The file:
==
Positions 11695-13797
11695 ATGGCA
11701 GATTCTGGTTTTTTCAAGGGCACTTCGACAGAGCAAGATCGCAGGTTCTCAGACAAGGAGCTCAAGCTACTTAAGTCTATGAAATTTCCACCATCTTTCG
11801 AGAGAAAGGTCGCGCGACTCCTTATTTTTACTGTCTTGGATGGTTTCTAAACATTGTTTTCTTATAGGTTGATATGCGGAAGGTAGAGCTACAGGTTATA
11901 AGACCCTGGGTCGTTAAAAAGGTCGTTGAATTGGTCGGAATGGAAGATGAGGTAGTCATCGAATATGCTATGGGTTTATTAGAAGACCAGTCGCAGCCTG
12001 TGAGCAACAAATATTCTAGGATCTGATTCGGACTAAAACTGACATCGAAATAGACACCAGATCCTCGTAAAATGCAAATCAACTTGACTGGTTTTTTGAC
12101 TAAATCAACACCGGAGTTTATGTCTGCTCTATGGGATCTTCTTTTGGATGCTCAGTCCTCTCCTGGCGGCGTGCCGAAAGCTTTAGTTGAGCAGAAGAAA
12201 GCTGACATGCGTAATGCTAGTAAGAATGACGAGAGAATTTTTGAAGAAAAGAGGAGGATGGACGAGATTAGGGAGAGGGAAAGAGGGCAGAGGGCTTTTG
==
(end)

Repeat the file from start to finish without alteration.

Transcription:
Positions 11695-13797
11695 ATGGCA
11701 GATTCTGGTTTTTTCAAGGGCACTTCGACAGAGCAAGATCGCAGGTTCTCAGACAAGGAGCTCAAGCTACTTAAGTCTATGAAATTTCCACCATCTTTCG
11801 AGAGAAAGGTCGCGCGACTCCTTATTTTTACTGTCTTGGATGGTTTCTAAACATTGTTTTCTTATAGGTTGATATGCGGAAGGTAGAGCTACAGGTTATA
11901 AGACCCTGGGTCGTTAAAAAGGTCGTTGAATTGGTCGGAATGGAAGATGAGGTAGTCATCGAATATGCTATGGGTTTATTAGAAGACCAGTCGCAGCCTG
12001 TGAGCAACAAATATTCTAGGATCTGATTCGGACTAAAACTGACATCGAAATAGACACCAGATCCTCGTAAAATGCAAATCAACTTGACTGGTTTTTTGAC
12101 TAAATCAACACCGGAGTTTATGTCTGCTCTATGGGATCTTCTTTTGGATGCTCAGTCCTCTCCTGGCGGCGTGCCGAAAGCTTTAGTTGAGCAGAAGAAA
12201 GCTGACATGCGTAATGCTAGTAAGAATGACGAGAGAATTTTTGAAGAAAAGAGGAGGATGGACGAGATTAGGGAGAGGGAAAGAGGGCAGAGGGCTTTTG